# Load module
Import-Module (Join-Path $PSScriptRoot "\modules\SitecoreImageBuilder") -Force

# Build and push
SitecoreImageBuilder\Invoke-Build `
    -Path (Join-Path $PSScriptRoot "\images") `
    -InstallSourcePath "c:\Docker\Install\9.1.1" `
    -Registry "martinmiles" `
    -Tags "*" `
    -PushMode "WhenChanged"


5. Building images

Run the build script. If receiving security errors, you may also be required to change execution policy prior to running build:

set-executionpolicy unrestricted
Finally you get your base images downloading and build process working:

As I said, the script pulls all the base images and builds, as scripted. Please be patient as it may take a while. Once built, your images will be pushed to the registry. Here's what I finally got - 15 images built and pushed to Docker Hub. Again, please pay attention to Private badge next to each repository:

Docker Hub has a corresponding setting for defining privacy defaults:


6. Running containers

Images are built and pushed to registry, so we are OK to run them now. Navigate to tests\9.1.1 rev. 002459\ltsc2019 folder where you see two docker-compose files - one for XM topology and another for XP. If simplified, docker compose is a configuration for running multiple containers together defining common virtual infrastructure, it is written in YAML format.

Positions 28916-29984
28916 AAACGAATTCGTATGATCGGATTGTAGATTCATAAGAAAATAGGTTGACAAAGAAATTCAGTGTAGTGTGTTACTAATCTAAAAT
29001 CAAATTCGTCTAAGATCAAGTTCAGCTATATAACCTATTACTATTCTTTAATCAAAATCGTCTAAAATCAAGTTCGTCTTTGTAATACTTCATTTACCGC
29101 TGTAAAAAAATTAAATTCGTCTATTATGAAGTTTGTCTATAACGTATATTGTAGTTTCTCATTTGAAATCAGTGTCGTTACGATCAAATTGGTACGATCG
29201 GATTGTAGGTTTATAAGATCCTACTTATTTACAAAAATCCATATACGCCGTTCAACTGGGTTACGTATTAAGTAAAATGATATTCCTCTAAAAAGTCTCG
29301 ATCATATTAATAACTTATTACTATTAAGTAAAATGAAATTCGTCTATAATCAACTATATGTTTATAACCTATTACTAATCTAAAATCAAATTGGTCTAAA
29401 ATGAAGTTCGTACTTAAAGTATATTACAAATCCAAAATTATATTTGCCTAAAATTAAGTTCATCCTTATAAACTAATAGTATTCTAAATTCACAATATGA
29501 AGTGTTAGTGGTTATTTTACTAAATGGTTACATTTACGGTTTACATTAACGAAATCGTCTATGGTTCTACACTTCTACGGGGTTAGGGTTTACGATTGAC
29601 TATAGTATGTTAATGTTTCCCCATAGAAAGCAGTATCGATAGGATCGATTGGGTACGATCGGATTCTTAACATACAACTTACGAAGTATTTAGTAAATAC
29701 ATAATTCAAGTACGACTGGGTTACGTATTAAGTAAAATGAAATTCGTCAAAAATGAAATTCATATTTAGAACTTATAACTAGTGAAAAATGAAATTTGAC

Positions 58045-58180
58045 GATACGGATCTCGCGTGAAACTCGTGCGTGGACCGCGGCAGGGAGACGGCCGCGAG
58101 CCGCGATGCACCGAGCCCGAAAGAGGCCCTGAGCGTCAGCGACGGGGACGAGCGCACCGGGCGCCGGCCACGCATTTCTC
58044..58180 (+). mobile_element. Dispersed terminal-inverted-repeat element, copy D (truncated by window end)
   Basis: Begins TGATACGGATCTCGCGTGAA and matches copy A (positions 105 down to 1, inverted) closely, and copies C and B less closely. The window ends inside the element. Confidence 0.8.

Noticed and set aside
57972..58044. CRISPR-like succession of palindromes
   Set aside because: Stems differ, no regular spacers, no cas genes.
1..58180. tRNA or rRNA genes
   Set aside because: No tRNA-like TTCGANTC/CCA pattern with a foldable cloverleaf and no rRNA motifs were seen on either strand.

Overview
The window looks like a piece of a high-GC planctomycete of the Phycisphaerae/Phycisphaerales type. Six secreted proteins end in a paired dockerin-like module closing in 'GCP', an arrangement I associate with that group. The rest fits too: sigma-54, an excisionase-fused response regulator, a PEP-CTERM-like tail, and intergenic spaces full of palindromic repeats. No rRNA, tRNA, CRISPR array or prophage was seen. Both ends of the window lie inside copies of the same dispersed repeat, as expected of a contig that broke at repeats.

Since we are going the simplest route - we keep with XM topology, but that same principle works well for anything else.

Rename docker-compose.xm.yml to docker-compose.yml and open it in the editor. What you see is a declarative YAML syntax of how containers will start and interact with each other.

version: '2.4'

services:

  sql:
    image: sitecore-xm1-sqldev:9.1.1-windowsservercore-ltsc2019
    volumes:
      - .\data\sql:C:\Data
    mem_limit: 2GB
    isolation: hyperv
    ports:
      - "44010:1433"

  solr:
    image: sitecore-xm1-solr:9.1.1-nanoserver-1809
    volumes:
      - .\data\solr:C:\Data
    mem_limit: 1GB
    isolation: hyperv
    ports:
      - "44011:8983"

  cd:
    image: sitecore-xm1-cd:9.1.1-windowsservercore-ltsc2019
    volumes:
      - .\data\cd:C:\inetpub\sc\App_Data\logs
    isolation: hyperv
    ports:
      - "44002:80"
    links:
      - sql
      - solr

  cm:
    image: sitecore-xm1-cm:9.1.1-windowsservercore-ltsc2019
    volumes:
      - .\data\cm:C:\inetpub\sc\App_Data\logs
    isolation: hyperv
    ports:
      - "44001:80"
    links:
      - sql
      - solr